TABLE 4______________________________________X-RAY DATA FOR THE PRODUCT OF EXAMPLE 1d (Angstroms) Relative Intensity (I/Io)______________________________________12.53         711.11         5310.56         239.01          38.34          76.83          56.54          45.56          45.47          55.30          45.15          35.02          34.62          424.52          74.40          384.32          1004.17          223.99          783.93          433.85          213.84          203.71          403.60          103.44          363.42          403.38          253.35          223.27          583.24          343.16          153.08          113.01          62.90          132.86          72.74          32.72          42.69          32.64          32.59          42.55          82.52          212.46          92.45          82.40          132.39          122.32          92.29          52.19          42.11          82.10          82.04          52.01          121.99          12______________________________________

              TABLE 5______________________________________X-RAY DATA FOR THE PRODUCT OF EXAMPLE 2d (Angstroms) Relative Intensity (I/Io)______________________________________12.40         1411.06         10010.47         419.94          49.00          78.30          126.79          196.51          46.31          65.44          84.59          564.49          84.38          364.31          894.16          233.97          873.90          483.84          233.73          373.71          423.60          133.55          113.41          463.37          333.33          323.26          933.23          433.16          203.08          183.00          72.98          82.89          172.79          32.73          72.68          32.65          52.64          52.55          102.51          242.45          112.39          192.38          162.32          102.29          52.20          42.11          52.09          72.03          72.01          132.00          13______________________________________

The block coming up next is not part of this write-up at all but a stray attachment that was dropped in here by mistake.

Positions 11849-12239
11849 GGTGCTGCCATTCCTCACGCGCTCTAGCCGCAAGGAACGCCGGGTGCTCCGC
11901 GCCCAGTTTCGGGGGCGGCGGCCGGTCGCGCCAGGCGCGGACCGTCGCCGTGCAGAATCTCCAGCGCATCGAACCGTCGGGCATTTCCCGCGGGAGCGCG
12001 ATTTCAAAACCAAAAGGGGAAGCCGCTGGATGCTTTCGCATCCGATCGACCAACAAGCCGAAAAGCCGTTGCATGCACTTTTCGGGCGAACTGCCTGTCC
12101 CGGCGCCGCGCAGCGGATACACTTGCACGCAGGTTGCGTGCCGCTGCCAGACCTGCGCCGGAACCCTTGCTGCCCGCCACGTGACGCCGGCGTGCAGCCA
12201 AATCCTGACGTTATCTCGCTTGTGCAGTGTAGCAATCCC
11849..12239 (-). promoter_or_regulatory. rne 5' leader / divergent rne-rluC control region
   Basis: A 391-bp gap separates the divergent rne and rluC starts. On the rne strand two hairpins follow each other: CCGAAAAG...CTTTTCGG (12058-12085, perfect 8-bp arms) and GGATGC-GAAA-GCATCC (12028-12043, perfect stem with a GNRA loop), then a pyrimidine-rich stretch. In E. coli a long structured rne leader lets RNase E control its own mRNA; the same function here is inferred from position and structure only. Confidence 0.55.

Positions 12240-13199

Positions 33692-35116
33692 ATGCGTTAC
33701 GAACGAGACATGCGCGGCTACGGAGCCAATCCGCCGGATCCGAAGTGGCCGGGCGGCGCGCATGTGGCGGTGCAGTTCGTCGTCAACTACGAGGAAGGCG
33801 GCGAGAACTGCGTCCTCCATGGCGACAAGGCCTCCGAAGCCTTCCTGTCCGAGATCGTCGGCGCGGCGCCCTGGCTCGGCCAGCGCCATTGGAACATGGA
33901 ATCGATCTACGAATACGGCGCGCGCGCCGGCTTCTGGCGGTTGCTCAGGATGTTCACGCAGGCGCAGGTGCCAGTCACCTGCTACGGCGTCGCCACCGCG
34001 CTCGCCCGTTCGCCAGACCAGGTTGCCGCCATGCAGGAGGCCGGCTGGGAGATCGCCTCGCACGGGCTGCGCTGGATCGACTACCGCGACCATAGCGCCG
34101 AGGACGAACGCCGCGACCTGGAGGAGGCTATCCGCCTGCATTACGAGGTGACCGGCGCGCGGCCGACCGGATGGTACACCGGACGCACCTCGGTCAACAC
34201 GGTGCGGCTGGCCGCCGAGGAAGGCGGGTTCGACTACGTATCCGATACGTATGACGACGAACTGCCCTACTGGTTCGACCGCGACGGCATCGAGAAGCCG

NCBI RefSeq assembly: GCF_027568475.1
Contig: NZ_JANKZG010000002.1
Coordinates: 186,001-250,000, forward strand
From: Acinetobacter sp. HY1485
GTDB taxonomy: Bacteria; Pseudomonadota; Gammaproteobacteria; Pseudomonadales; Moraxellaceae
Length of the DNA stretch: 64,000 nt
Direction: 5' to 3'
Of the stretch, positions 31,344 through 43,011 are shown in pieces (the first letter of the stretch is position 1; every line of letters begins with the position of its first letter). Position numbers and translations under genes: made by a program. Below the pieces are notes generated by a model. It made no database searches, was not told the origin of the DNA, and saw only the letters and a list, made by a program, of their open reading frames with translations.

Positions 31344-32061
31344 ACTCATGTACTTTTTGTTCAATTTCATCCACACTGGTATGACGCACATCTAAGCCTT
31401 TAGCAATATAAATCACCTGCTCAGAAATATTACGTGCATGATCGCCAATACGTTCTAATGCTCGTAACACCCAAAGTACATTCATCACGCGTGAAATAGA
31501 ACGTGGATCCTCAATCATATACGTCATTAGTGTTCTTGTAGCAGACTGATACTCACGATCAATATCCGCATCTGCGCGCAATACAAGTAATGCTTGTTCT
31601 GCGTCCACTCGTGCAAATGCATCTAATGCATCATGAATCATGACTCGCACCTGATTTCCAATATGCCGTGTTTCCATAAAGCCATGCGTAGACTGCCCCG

TABLE 6______________________________________X-RAY DATA FOR THE PRODUCT OF EXAMPLE 3d (Angstroms) Relative Intensity (I/Io)______________________________________12.62         811.14         5110.59         238.35          76.84          46.54          35.57          135.48          55.29          45.03          44.63          424.40          394.32          1004.17          223.99          783.93          473.84          173.71          373.60          133.45          313.42          553.38          323.35          263.27          633.24          363.15          183.09          143.01          92.91          242.86          92.81          62.72          72.68          82.59          82.52          242.46          132.40          172.38          142.32          132.29          132.28          62.21          72.19          92.16          72.10          152.04          112.01          16______________________________________

              TABLE 7______________________________________X-RAY DATA FOR THE PRODUCT OF EXAMPLE 4d (Angstroms) Relative Intensity (I/Io)______________________________________12.52         611.06         4910.50         218.97          58.31          66.81          46.51          35.54          55.46          45.29          45.01          34.62          354.50          64.39          374.31          1004.16          213.98          693.92          433.83          173.70          403.61          113.44          223.4           413.37          303.35          243.27          603.23          333.15          183.09          123.08          133.01          82.97          62.92          122.89          152.85          92.81          52.71          62.68          52.66          52.63          52.59          72.54          112.52          212.46          122.40          152.38          132.32          112.29          82.24          42.19          72.15          62.10          132.03          102.01          13______________________________________